HIIT's not ordinary weightlifting. It's about short, fierce bursts of exercise, each lasting 30 to 40 seconds, with quick 10- to 20-second rests. In my training, this method has been key to building strength and melting fat.

2. Bodyweight Exercises

man doing push ups

Forget isolated muscle bulking like traditional bodybuilders.

Boxers lean towards exercises like push-ups, pull-ups, and squats that hit multiple muscle groups at once for more balanced growth and better control over body size.

"The most important part of the body for strength is the glutes and legs and if you have good strength there you can’t go wrong in any sport."

-Shane McGuigan, Boxing Coach

3. Abs

Think Rocky-style training. Boxers are big on ab workouts, doing endless sit-ups to strengthen their core.

“I don’t count my sit-ups. I only start counting when it starts hurting. When I feel pain, that’s when I start counting because that’s when it really counts.”

- Muhammad Ali 

It's all about withholding those gut punches.

4. Calisthenics

man working out using a jump rope

Calisthenics is a form of exercise that's a staple of my training. It requires little gear but it works many muscles through jumps and rhythmic movements.

A study in the Isokinetics and Exercise Science journal backs up what I've seen firsthand: participants in a calisthenics program study saw a 16.4% increase in push-up performance and a 39.2% increase in pull-ups, along with improved posture and body composition (reduction in fat mass from 14.8 to 11.4) [2].

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Types Of Boxing Exercises

In my years of training, I've learned that boxing is more than just throwing punches; it's a blend of skill development, strength building, and targeted muscle routines.

Let's zero in on the punching drills first, the cornerstone of any boxer's regimen.

1. Heavy Bag

punching bags in a gym

This isn't just an upper-body workout.

A solid punch starts with correct leg placement, engaging your legs for a firm base.

Then, the hips and core activate, followed by the shoulder muscles for the actual punch. It's a key part of training, where boxers spend heaps of time.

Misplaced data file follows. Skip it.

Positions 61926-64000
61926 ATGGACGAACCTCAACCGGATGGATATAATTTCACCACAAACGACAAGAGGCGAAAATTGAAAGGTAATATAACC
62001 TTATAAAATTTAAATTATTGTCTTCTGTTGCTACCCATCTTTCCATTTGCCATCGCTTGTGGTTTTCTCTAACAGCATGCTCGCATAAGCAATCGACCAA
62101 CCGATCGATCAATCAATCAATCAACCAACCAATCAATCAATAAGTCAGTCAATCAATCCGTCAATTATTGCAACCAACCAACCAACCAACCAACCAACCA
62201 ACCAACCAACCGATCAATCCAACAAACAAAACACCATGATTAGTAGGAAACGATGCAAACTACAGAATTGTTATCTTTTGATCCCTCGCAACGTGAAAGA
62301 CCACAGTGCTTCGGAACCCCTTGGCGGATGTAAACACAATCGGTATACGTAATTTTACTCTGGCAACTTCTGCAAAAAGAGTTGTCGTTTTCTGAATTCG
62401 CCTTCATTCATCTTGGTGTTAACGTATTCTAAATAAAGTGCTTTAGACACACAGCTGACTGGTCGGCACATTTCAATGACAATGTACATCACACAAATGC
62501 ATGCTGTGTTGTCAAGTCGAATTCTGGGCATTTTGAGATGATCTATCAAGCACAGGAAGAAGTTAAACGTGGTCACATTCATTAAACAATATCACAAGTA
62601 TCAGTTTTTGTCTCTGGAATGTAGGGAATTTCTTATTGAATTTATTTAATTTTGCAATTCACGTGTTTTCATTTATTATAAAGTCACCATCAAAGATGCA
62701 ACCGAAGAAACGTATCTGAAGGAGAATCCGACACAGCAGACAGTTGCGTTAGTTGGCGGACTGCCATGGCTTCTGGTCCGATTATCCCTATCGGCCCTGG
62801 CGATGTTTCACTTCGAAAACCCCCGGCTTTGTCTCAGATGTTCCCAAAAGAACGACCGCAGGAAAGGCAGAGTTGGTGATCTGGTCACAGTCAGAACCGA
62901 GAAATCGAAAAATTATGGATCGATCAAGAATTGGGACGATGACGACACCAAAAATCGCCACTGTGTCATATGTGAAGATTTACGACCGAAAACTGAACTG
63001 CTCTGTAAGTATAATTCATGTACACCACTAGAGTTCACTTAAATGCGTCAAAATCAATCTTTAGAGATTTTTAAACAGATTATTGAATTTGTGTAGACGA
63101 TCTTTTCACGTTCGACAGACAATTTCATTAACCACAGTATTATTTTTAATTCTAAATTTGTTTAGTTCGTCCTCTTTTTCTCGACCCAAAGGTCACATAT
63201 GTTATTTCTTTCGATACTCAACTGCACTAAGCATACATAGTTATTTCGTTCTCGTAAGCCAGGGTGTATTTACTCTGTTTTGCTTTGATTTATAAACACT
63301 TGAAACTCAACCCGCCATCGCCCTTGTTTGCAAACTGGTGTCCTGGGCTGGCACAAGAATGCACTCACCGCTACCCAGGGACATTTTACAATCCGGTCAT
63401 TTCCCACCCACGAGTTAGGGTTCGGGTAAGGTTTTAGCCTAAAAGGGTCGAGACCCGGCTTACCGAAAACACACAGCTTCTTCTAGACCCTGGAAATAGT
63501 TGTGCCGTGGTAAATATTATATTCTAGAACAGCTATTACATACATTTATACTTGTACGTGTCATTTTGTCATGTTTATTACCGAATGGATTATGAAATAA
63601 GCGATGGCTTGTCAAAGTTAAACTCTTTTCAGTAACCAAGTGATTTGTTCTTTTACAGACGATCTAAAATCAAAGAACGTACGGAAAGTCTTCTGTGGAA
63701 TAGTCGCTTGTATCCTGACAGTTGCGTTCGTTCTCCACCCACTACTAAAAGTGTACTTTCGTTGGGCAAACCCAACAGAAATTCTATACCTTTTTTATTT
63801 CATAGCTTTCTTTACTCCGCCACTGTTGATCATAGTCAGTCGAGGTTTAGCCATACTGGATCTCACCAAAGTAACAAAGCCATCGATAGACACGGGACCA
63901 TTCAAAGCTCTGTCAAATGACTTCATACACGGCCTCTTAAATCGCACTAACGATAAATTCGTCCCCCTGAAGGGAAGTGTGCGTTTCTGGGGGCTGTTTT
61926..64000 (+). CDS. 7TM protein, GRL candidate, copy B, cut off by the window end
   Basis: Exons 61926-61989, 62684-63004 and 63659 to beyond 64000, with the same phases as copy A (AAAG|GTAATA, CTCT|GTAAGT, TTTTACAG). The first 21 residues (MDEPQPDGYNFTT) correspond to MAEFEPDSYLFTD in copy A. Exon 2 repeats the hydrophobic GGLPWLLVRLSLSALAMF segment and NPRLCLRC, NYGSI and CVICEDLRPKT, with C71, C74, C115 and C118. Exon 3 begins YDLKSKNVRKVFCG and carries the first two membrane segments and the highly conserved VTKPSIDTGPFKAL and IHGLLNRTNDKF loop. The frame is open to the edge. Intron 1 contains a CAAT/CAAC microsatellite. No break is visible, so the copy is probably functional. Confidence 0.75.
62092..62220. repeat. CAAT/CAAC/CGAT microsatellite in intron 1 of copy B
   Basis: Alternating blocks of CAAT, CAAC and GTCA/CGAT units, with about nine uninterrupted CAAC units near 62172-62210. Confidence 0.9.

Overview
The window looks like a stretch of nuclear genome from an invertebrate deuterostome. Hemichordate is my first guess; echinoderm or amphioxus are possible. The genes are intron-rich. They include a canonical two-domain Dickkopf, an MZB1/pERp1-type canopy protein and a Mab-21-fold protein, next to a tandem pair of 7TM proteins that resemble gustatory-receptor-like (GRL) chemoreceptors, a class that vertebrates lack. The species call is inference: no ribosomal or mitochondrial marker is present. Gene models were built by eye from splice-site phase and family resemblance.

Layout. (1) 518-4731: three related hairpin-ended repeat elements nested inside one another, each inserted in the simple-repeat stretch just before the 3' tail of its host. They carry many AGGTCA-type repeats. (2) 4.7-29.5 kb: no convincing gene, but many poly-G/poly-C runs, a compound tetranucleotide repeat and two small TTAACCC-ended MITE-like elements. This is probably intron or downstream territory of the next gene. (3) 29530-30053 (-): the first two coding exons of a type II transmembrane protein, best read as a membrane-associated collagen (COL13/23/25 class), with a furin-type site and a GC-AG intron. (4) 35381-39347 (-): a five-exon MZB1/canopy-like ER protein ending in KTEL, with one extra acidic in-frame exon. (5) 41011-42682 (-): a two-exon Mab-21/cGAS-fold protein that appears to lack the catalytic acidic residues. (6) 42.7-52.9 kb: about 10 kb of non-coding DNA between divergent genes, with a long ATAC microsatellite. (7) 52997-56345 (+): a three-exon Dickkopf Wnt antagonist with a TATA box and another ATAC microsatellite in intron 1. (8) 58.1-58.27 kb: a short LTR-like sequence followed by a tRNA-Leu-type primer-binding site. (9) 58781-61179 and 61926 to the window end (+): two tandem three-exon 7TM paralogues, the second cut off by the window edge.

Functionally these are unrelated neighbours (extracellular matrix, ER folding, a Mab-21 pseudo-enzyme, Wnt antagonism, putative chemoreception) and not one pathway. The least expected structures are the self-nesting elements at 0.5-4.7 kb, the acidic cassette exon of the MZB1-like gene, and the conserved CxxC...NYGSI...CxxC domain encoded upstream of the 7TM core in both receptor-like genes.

Remember, always wear hand wraps under boxing gloves for wrist protection.

2. Speed Bag

hanging speed bags

Ideal for arm and shoulder strength plus intense cardio. The bag hangs at forehead height, bouncing back with each hit.

Timing, focus, and stamina are crucial here, enhancing hand-eye coordination and the habit of keeping hands raised.

3. Shadow Boxing

portrait of a boxer

More about honing technique than muscle building. It improves coordination, punching skills, and footwork.

Varying punch types and combinations can turn it into a decent cardio session.

4. Sparring

men in a boxing match

Sparring is real-world practice—exchanging punches with a partner.

According to Harvard Health, 30 minutes of sparring burns 335 calories in a person weighing 70kg [3].

Safety gear's a must.

Focus on technique, not winning.

Remember, it's about technique, not victory.

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FAQs

Can You Get Ripped From Boxing?

Yes, you can get ripped from boxing, and that’s exactly what boxers do. They mainly avoid traditional methods to build muscles like lifting weights and focus on complex compound movements that involve the entire body.

Does Boxing Give You Big Arms?

Yes, boxing will give you big arms as the work you do on punching bags and in sparring is an effective form of resistance exercise. However, it will only allow you to gain so much muscle mass before you need to resort to other methods.

Should Boxers Lift Heavy Weights?

No, boxers shouldn’t be lifting weights as it can cause them to gain too much mass and body weight. Even a heavy-weight boxer cannot afford to build up too much muscle as it’s more difficult to keep it going for longer periods of time.

Does Shadow Boxing Build Abs?

Yes, shadow boxing can help build abs, but you won’t be able to rely on it 100%. To build muscles and overall core strength, you’ll need to do some ab workout routines on a regular basis.


References:

  1. https://health.clevelandclinic.org/benefits-of-boxing/
  2. https://www.researchgate.net/publication/317321468_The_effects_of_a_calisthenics_training_intervention_on_posture_strength_and_body_composition
  3. https://www.health.harvard.edu/diet-and-weight-loss/calories-burned-in-30-minutes-for-people-of-three-different-weights